Since Gil and I were both complaining about our statistical mechanics classes, Naren’s shout-out to us was to mention how the deceased cadet (Josh) had helped Wesley with his stat-mech. Working our names into a story never happened (“Tom” and “Gil” being too mundane for the future).

So that was my involvement in that script. Overall pretty minor — nothing like wrestling with the problem of a homosexual nymphomaniac drug-addict involved in the ritual murder of a well known Scottish footballer or anything, but an important detail in a story that ended up being a pretty decent episode (it made at least one top-ten list). One little slice of ghostwriting fame.

Long Exposure Fireworks

Unusual Long Exposure Firework Photographs by David Johnson

imgur gallery

The technique I used was a simple refocus during the long exposure. Each shot was about a second long, sometimes two. I’d start out of focus, and when I heard the explosion I would quickly refocus, so the little stems on these deep sea creature lookalikes would grow into a fine point. The shapes are quite bizarre, some of them I was pleasantly surprised with.

Keeping Sharp

Reading Up On Thermodynamics

I am no uber-meister of thermodynamics either. That PhD thing I got helps, but I too have to go back, re-read the basics and then build up to the relevant literature on the subject I am studying. (This is true of all scientific work; you are always reviewing the basics.)

Oh so true. It’s one reason I spend time on the forms at this blog’s host, Science Forums (dot NET) — answering questions forces me to review basics that might have atrophied. It’s a constant battle.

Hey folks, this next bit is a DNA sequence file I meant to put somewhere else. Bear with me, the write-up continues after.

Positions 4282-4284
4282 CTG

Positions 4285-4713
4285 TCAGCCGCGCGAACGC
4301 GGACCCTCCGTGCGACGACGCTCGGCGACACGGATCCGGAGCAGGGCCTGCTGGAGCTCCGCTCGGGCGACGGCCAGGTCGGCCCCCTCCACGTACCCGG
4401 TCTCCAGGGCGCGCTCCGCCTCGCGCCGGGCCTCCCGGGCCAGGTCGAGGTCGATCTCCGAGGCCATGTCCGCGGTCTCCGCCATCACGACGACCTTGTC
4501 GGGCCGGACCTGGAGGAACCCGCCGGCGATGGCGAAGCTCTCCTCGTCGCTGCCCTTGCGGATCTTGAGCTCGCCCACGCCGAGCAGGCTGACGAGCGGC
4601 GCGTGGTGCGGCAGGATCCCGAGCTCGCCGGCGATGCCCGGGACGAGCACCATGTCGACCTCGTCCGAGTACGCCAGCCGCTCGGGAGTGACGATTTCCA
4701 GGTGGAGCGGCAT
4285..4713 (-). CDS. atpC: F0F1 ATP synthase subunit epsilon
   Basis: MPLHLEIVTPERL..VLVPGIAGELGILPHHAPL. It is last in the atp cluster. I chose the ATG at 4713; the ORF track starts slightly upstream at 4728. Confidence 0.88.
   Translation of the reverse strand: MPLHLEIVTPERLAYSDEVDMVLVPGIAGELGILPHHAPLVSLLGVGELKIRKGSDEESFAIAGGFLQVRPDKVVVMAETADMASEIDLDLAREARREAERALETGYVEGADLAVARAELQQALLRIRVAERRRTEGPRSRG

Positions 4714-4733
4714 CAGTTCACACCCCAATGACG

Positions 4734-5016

Anyhow, I did (and continue to do) a lot of re-reading of my favorite thermo texts

I understand the individual words in “favorite thermo texts”, but taken together it makes no sense to me. Thermo being one of my least favorite parts of physics and all that.

It's Always More Complicated Than You Think

The Hidden Truths About Calories

Odds are you sometimes think about calories. They are among the most often counted things in the universe. When the calorie was originally conceived it was in the context of human work. More calories meant more capacity for work, more chemical fire with which to get the job done, coal in the human stove. Fat, it has been estimated, has nine calories per gram, carbohydrates and proteins just four; fiber is sometimes counted separately and gets awarded a piddling two. Every box of every food you have ever bought is labeled based on these estimates, too bad then that they are so often wrong.

That's Buzz, not Neil, and other Picture Trivia

Keep in mind as you put together your Neil Armstrong packages tonight…

In fact, if you’re hoping to use a picture of Armstrong on the moon tonight: Rots of Ruck to you. Armstrong and Aldrin only walked on the moon for about two-and-a-half hours that night in 1969. Most of the time, Armstrong carried the primary camera. Aldrin carried a camera but was assigned to shoot specific, technical things.

The result: Lots of pictures of Aldrin. But hardly any of Neil.